Sexual orientation is measured with one question, “Which of the following best represents howyou think of yourself?” with response options, “Gay or lesbian; Straight, that is, not gay; Bisexual;Something else; I don’t know the answer” or respondents could refuse to answer. To assesstransgender and cisgender status, the BRFSS module asks, “Do you consider yourself to betransgender?” with response options, “Yes; No; Don’t Know/not sure” or respondents could refuse toanswer. If a respondent expresses confusion, then interviewers provide definitions of transgenderand gender nonconforming. If respondents affirmatively answer the question, they are then asked ifthey consider themselves to be male-to-female; female-to-male; or gender nonconforming.
In order to produce stable estimates of LGBT prevalence, we pool the data from the 2020 and 2021BRFSS surveys; 37 states, and Guam used the SOGI module once or twice in this timeframe (n =484,477). Twenty-nine states used the SOGI module in 2020 and 2021 and eight states used themodule in only one year. All respondents who were asked their sexual orientation identity werecoded as one if they identify as LGB and zero if they did not, which includes not sure, don’t know, andrefusal responses. All respondents who were asked whether they identify as transgender are codedas one if they did or zero if they did not, which includes don’t know responses, not sure responses,and refusals to answer. A respondent who was LGB and/or transgender was classified as LGBT (1), allothers were classified as not LGBT (0).
We directly analyze and present the results from any state that implemented the SOGI module in2020, 2021 or both years. More specifically, our prevalence estimates of the LGBT population forthe 37 states that used the BRFSS SOGI module in one or both years are the same as the weightedstatistic one would obtain from direct analyses of BRFSS data for those years.4For states and the District of Columbia (DC) where the SOGI module was not used in either 2020 or2021 and therefore no estimates of the LGBT population can be calculated directly—we use smallarea estimation strategies common in demographic research with poststratification techniquescommon in survey research.
One imagines that there’s a higher likelihood of LGBT individuals claiming to be straight or simply refusing to answer the question to a stranger calling on the telephone would be higher in the South and other more conservative parts of the country. And some states don’t administer the question at all, forcing the researchers to rely on estimation techniques. That’s a perfectly valid research technique but makes comparing relatively small differences fraught.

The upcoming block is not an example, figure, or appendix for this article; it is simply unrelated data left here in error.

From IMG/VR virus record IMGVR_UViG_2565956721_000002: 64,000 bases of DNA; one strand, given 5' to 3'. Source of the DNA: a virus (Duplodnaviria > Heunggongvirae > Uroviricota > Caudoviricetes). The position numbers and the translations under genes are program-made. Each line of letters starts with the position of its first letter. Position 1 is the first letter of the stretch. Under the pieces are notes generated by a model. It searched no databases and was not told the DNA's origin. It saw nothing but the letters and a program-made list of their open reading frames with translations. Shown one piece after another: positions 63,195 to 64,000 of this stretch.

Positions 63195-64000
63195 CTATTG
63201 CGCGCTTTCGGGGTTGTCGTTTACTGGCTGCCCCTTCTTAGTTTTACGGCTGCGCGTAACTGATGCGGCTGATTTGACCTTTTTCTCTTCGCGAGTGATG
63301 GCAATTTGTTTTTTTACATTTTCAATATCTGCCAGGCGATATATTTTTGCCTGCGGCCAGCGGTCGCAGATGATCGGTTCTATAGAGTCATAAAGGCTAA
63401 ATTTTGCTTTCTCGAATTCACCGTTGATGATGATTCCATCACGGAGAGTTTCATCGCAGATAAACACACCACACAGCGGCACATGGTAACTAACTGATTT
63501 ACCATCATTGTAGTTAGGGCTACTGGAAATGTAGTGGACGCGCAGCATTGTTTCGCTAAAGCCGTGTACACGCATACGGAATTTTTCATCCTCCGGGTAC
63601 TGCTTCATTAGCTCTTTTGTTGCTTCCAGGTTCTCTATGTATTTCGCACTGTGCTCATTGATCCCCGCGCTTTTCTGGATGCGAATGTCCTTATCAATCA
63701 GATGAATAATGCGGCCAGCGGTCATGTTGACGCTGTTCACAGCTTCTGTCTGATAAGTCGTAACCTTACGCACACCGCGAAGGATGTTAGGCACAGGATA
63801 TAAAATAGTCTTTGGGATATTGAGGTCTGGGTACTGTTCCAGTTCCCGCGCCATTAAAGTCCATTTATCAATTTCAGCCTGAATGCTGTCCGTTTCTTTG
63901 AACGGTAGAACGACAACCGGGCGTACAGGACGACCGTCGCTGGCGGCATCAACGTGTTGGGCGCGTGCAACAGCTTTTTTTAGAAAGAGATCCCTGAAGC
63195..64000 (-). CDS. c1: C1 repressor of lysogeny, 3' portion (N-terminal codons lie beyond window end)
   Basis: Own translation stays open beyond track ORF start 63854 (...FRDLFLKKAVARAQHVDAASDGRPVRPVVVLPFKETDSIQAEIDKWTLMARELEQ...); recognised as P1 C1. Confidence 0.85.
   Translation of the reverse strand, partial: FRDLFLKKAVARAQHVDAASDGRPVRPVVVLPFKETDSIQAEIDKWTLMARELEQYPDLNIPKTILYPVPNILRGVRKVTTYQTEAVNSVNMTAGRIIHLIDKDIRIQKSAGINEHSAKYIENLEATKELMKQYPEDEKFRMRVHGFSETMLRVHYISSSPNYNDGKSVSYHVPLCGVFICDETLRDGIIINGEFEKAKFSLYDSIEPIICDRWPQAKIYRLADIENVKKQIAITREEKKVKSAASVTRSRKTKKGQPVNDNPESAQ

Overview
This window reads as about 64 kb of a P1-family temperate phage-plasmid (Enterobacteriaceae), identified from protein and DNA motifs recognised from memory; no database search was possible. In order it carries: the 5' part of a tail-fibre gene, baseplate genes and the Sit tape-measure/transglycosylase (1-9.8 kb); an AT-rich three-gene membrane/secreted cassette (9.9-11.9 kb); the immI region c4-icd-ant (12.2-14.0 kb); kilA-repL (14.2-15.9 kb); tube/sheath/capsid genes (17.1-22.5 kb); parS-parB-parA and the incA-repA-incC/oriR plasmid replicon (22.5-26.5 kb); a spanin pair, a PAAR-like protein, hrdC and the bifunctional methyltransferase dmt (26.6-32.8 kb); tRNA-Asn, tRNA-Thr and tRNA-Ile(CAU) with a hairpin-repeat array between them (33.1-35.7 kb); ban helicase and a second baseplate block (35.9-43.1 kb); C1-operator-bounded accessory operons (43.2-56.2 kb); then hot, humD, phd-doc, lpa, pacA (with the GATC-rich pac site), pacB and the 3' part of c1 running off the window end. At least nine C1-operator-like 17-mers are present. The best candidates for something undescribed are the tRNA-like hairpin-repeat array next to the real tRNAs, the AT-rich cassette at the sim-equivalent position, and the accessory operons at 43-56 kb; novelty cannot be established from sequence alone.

Because the questions relied on here are binary, it’s hard to know what to make of the results. There are the obvious demographic differences between the states already addressed. But one would certainly imagine that young LGBT adults would be inclined to move to places where they feel more comfortable living openly. Since there is no questioning along those lines, though, the report provides no insights on the why behind the observed differences.
*It’s worth noting that the Williams Institute, housed at UCLA’s School of Law, is “dedicated to conducting rigorous, independent research on sexual orientation and gender identity law and public policy” and “disseminates its research to policymakers, judges, the media, and other stakeholders to ensure that decisions impacting the lives of millions of LGBT people and families are based on data and facts.” Its founding “goal was to replace the pervasive bias against LGBT people in law, policy, and culture with independent research on LGBT issues.”
**For whatever reason, the research team consistently used “LGBT” rather than “LGBTQ” or other variants. I follow their model, since it’s quite possible that the addition of Q and other options would have at least slightly changed their findings.